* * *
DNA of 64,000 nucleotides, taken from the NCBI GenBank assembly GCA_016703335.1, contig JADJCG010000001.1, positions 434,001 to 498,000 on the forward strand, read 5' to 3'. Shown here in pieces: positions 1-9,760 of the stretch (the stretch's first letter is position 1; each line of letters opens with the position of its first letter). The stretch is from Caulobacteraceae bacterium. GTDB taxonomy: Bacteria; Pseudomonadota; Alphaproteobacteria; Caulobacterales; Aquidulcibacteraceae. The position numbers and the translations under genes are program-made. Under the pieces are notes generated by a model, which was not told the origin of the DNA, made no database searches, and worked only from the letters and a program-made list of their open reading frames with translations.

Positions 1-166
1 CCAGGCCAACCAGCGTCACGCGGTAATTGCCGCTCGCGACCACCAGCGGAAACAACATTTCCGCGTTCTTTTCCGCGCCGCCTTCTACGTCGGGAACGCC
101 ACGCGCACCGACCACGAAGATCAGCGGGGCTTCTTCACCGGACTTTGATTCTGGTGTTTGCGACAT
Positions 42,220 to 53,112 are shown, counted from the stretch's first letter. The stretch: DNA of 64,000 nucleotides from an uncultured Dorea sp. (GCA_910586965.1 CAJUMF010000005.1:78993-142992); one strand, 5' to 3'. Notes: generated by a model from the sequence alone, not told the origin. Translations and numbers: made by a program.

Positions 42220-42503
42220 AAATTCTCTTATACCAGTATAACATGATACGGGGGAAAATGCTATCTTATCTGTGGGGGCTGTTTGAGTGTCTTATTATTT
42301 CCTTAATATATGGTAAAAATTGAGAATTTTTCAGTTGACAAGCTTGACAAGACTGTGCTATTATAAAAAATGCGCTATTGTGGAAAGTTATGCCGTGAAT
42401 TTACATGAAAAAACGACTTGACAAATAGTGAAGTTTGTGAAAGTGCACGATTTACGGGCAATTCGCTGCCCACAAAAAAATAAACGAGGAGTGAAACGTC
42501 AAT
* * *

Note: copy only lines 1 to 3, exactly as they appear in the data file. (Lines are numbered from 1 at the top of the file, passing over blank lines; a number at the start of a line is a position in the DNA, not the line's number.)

DNA of 64,000 nucleotides, taken from the NCBI GenBank assembly GCA_016703335.1, contig JADJCG010000001.1, positions 434,001 to 498,000 on the forward strand, read 5' to 3'. Shown here in pieces: positions 1-9,760 of the stretch (the stretch's first letter is position 1; each line of letters opens with the position of its first letter). The stretch is from Caulobacteraceae bacterium. GTDB taxonomy: Bacteria; Pseudomonadota; Alphaproteobacteria; Caulobacterales; Aquidulcibacteraceae. The position numbers and the translations under genes are program-made. Under the pieces are notes generated by a model, which was not told the origin of the DNA, made no database searches, and worked only from the letters and a program-made list of their open reading frames with translations.

Positions 1-166
1 CCAGGCCAACCAGCGTCACGCGGTAATTGCCGCTCGCGACCACCAGCGGAAACAACATTTCCGCGTTCTTTTCCGCGCCGCCTTCTACGTCGGGAACGCC